Israel Barak, the Chief Information Security Officer at Cybereason

Manky further adds that as a result, hacking has become much more sophisticated and lethal. For example, more than half of all attacks are managed by cybercrime organizations that are better organized than most companies. “They approach their work like any business, except that their revenue streams are stolen data and extortion. Their new Cybercrime-as-a-Service ecosystem is one of the biggest reasons why the cybercrime industry grows dramatically and generates more than one trillion dollars in revenue every year,” he says.

Last year, various states in the Middle East including UAE, Saudi Arabia, Oman, Jordan, and Turkey attracted a large number of inbound attacks. “Cyberattack patterns remain more or less the same for this year, but we are seeing a surge of new attacks that are designed to exploit the uncertainty and anxiety around the COVID-19 pandemic. With the spread of pandemic, many enterprises have adopted remote working. While the security analysts are working on scaling up organization-wide security frameworks to maintain users’ trust and handle multiple remote endpoints, cloud integrity, online identity verification, data security and more, hackers are nefariously exploiting the remote work platform to launch attacks,” says Subhalakshmi Ganapathy, Product Evangelist, ManageEngine.

Gopan Sivasankaran, the Senior Manager, Solutioning META at Secureworks

Starting from the key loggers, stealers, remote access trojans (RAT) to sophisticated advanced persistent threats (APTs) like Chafer APT, and living off the land tactics, attackers are employing every technique to break the defensive security of enterprises. Hackers are using newer forms of existing malware (such as Emotet) and new malware strains to beat cyber defense systems.

During the COVID-19 pandemic crisis, the global community faced and is still facing new challenges that we could never anticipate. “Lockdowns made most businesses operate remotely through the business’ network. Through that, we witnessed a heavy reliance on remote access systems which is making businesses more susceptible to malware, ransomware and phishing attacks. This has created a challenge for businesses due to the data theft, ransomware attacks, and data breaches they have faced during COVID-19,” explains Tamer Odeh, Regional Director at SentinelOne in the Middle East.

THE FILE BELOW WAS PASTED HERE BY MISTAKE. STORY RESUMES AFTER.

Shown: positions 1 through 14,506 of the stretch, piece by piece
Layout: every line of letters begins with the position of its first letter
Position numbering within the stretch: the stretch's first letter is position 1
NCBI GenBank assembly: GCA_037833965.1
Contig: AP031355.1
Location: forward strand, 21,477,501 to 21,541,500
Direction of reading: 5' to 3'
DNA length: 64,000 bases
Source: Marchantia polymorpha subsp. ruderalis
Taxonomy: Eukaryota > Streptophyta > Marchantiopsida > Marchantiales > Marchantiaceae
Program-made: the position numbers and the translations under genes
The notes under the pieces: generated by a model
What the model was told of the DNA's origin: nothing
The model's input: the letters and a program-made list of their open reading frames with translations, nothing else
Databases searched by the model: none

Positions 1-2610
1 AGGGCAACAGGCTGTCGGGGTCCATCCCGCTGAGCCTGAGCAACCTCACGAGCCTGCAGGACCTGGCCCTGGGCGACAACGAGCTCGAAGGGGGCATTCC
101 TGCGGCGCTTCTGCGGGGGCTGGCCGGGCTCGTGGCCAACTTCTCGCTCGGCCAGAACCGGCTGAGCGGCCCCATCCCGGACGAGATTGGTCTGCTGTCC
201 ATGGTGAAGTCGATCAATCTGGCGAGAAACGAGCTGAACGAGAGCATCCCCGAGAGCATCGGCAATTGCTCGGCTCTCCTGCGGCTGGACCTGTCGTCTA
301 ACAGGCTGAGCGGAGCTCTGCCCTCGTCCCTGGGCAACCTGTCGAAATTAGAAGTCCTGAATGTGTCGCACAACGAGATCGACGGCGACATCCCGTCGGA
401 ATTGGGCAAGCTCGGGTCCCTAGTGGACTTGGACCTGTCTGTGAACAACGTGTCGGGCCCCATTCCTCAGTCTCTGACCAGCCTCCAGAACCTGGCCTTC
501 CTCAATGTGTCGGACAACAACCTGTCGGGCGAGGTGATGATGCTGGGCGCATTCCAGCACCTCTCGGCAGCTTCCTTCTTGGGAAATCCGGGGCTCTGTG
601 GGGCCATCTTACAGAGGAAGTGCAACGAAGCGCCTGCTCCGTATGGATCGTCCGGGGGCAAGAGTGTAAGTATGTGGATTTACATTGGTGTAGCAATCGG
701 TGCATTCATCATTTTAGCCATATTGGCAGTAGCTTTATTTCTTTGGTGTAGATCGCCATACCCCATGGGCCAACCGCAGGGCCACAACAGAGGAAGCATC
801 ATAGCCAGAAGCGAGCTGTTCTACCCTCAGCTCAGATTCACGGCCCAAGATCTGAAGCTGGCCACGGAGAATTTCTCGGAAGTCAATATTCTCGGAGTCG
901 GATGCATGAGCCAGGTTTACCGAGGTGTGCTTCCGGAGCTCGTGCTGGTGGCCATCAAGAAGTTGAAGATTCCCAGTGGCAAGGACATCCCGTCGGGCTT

Derek Manky, the Chief of Security Insights and Global Threat Alliances, at Fortinet

The threat landscape today has largely stabilized. With a few exceptions, the most prominent threats and their delivery methods have been consistent for the past couple of years. “It consists of nation-state attackers, highly skilled cybercrime organizations, and low-skill opportunistic groups and individuals. The nation-state attackers are the most difficult to defend against, if it’s even possible. They are extremely highly skilled, endlessly patient and enjoy limitless resources,” asserts John Shier, Senior Security Advisor, Sophos.

“We can however learn from their past tactics and tooling which ultimately end up in the hands of organized cybercrime. This group is almost exclusively financially motivated and is responsible for a majority of the threats we encounter. Many of them are highly skilled and well-funded. They are continually looking for the next edge in defeating our defenses. Both tech and humans. They operate botnets and create most of the malware in the wild. The low-skilled, opportunistic criminals contribute to the rest of the noise and distraction in the threat landscape. They rely mostly on automation and older, over-used, and detectable tools,” he continues.

Today’s digital environment is ever-changing. Different types of assets constantly enter and exit the enterprise, and some are ephemeral – lasting mere seconds or minutes. Another element adding to what is already a complex situation is security teams being tasked to secure operational technology (OT). “According to a commissioned study conducted by Forrester Consulting, on behalf of Tenable, 61% of Saudi organizations who had suffered a business-impacting cyber attack in the last 12 months said these attacks involved their operational technology (OT) systems,” says Maher Jadallah, Regional DirectorMiddle East, Tenable.